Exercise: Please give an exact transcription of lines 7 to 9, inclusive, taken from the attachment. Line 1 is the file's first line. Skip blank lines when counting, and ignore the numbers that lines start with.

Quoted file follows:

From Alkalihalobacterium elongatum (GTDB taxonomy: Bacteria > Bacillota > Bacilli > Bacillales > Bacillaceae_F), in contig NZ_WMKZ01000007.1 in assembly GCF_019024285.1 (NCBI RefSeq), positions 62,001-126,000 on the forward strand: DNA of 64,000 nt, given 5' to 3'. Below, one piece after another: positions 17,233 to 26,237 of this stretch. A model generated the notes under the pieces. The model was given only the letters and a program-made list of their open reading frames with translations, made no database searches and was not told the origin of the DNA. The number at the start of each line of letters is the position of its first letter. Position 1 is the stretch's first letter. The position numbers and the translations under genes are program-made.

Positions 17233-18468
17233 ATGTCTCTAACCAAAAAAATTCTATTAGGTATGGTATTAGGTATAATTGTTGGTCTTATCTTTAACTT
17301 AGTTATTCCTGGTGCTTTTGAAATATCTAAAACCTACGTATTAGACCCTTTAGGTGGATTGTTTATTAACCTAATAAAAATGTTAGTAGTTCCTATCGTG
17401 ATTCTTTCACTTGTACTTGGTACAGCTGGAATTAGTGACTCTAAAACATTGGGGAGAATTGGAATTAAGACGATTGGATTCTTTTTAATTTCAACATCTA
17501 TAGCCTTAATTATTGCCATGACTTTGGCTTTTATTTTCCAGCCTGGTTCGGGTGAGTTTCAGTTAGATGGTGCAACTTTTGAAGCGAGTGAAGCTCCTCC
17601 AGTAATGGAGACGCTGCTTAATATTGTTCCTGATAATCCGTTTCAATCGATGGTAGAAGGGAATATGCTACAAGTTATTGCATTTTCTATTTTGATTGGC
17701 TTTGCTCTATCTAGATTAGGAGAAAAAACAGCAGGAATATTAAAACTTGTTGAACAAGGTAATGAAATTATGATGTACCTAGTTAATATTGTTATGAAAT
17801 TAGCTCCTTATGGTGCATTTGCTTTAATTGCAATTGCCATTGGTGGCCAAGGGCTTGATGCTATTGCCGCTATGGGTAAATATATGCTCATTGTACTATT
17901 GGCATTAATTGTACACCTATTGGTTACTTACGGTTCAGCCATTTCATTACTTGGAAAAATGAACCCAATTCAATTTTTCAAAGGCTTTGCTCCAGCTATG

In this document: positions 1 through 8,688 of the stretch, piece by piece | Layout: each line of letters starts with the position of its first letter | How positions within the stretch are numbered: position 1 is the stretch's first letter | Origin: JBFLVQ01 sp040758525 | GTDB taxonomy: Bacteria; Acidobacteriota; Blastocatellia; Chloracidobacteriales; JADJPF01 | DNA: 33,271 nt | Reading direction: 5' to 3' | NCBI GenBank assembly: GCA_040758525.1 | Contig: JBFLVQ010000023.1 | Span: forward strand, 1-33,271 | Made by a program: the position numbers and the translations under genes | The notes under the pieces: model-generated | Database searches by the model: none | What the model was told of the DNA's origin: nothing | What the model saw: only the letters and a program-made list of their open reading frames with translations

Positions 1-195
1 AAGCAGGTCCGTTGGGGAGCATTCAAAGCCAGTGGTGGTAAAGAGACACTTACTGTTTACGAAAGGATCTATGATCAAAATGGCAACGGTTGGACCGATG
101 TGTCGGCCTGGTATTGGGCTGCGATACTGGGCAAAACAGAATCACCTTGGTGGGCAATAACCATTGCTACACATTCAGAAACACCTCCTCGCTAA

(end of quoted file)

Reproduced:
17601 AGTAATGGAGACGCTGCTTAATATTGTTCCTGATAATCCGTTTCAATCGATGGTAGAAGGGAATATGCTACAAGTTATTGCATTTTCTATTTTGATTGGC
17701 TTTGCTCTATCTAGATTAGGAGAAAAAACAGCAGGAATATTAAAACTTGTTGAACAAGGTAATGAAATTATGATGTACCTAGTTAATATTGTTATGAAAT
17801 TAGCTCCTTATGGTGCATTTGCTTTAATTGCAATTGCCATTGGTGGCCAAGGGCTTGATGCTATTGCCGCTATGGGTAAATATATGCTCATTGTACTATT